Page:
Charmed Particles is more than an insightful, yet fictional, depiction of the human impact on different communities concerned with the late 20th-century Superconducting Super Collider. Unfolding gently through the evolving stories of two young families, it builds to a moment of colliding perspectives over pioneering progress in physics versus historical physical preservation and ultimately reveals the shared aspirations of both. You will enjoy this tender, timely, and thought-provoking first novel by Chrissy Kolaya.

Adrienne Kolb, co-author of Tunnel Visions: The Rise and Fall of the Superconducting Super Collider

Any Anxious Body

Any Anxious Body In her debut collection, Kolaya practices poetry as a documentary form, with the lives of working-class women as her primary subject matter, and the dark side of upward mobility as her subtext. Blending family narratives with incisive verse, the result is at once clear-eyed and sympathetic in its treatment of the human condition.
You can read more about the book on the publisher’s website

Praise for Any Anxious Body

In this fine first book of poems, Chrissy Kolaya reminds us that a life is larger than its person, that it is made of many parts, some quite remote. Any Anxious Body begins with the speaker’s earliest memories and ends at the grave of an unspecified relative. Most remarkable about this journey is the spare handful of memories it reaches back to for its beginnings, a great-grandmother’s fragmentary utterances written in old age and saved by her daughter, used as a kind of lucky wisdom and tact to guide the speaker into a full and generous consciousness. Life is made and made possible by the words found to hold it down as it squirms to get away. Chrissy Kolaya is to be congratulated for this exact and exacting art.

Roger Mitchell, author of Lemon Peeled the Moment Before: New & Selected Poems 1967-2008

What we save, saves us. In these poems we learn the lesson of want versus need. These poems strive across the distance between generations who lived poor and those whose plenty is not enough. No small part of that continued wanting is to hear and acknowledge the voices of those who survived deprivation and the meagerness of women’s lives in decades past. Kolaya’s poetry is original, inventive, direct and yet just a bit fragmented, just a little hard at times. Work is so much a part of these poems, that making the reader work makes sense – makes satisfaction.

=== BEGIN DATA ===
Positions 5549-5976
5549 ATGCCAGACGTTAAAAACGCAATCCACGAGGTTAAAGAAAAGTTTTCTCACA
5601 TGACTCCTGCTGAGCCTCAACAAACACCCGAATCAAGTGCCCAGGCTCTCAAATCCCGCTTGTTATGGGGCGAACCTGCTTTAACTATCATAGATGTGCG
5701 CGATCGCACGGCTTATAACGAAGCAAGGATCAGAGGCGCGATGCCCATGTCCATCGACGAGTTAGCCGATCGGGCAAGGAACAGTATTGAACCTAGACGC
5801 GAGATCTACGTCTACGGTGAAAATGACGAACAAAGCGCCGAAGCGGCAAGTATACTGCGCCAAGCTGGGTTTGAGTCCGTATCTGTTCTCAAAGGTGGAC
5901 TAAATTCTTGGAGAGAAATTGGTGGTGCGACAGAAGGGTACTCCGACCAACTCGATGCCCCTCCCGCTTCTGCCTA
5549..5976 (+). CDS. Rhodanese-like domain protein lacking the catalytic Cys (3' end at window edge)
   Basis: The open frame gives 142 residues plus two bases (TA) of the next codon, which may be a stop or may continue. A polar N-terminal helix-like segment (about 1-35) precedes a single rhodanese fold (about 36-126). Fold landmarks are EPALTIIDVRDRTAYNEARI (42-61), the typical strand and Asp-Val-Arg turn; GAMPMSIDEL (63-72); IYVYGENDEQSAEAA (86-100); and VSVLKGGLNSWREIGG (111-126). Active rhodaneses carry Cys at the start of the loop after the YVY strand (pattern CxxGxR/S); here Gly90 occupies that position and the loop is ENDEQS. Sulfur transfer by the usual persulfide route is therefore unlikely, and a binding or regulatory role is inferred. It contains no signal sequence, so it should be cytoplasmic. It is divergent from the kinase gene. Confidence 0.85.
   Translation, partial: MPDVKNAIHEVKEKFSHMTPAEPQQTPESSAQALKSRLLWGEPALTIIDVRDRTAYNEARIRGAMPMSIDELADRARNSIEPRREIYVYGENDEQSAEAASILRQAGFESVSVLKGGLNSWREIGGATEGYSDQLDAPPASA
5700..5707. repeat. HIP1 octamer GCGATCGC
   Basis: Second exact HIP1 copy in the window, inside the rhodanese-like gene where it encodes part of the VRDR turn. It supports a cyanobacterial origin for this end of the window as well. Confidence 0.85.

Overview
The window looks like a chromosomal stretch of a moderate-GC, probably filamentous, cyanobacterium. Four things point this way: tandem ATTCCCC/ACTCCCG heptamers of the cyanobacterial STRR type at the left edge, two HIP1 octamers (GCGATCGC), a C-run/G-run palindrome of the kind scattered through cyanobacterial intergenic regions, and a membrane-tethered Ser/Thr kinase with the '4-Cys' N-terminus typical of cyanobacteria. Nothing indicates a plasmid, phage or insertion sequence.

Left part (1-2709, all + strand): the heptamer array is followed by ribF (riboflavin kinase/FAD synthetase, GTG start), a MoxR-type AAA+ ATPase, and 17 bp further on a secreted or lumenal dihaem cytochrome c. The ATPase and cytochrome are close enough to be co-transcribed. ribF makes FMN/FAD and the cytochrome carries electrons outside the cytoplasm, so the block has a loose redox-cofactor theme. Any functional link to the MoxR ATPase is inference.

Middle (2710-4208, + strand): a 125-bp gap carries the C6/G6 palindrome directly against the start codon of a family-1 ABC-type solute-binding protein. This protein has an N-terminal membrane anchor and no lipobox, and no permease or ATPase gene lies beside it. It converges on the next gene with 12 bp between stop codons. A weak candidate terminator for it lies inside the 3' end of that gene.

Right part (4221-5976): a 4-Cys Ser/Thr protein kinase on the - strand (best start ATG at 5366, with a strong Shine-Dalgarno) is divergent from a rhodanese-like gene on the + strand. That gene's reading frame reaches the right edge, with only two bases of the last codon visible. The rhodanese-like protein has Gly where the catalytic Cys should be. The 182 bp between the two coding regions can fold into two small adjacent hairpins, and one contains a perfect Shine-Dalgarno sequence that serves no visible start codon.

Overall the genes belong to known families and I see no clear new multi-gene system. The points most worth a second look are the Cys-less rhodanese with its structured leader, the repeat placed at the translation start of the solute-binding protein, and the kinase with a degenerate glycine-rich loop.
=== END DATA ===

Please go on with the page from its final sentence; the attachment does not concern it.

Heid E. Erdrich, author of Cell Traffic: New and Selected Poems

Part documentary poetics, part New York School improvisation, Any Anxious Body reveals the ways in which the self is a poem, constructed as it is from a series of improbable collisions that become inevitable in retrospect. This book will make you cup your ear to the door of the past and listen more closely. It left me hearing voices, most of all Kolaya’s own, one which I’m prepared to follow anywhere

Dobby Gibson, author of It Becomes You


New Sudden Fiction
“Swimming for Shore” appears in New Sudden Fiction: Short-Short Stories from America and Beyond

Fiction on a Stick
“Xanadu” appears in Fiction on a Stick: New Stories by Minnesota Writers.

cover_georgia_400w        “Savannah” appears in Stone, River, Sky: An Anthology of Georgia Poems




The editors of these journals were early supporters of my work (links will take you to the each journal’s website):

North American Review



Forklift, Ohio

Salt Hill

Iron Horse Literary Review

Birmingham Poetry Review

Chariton Review

Crab Orchard Review


Stone Canoe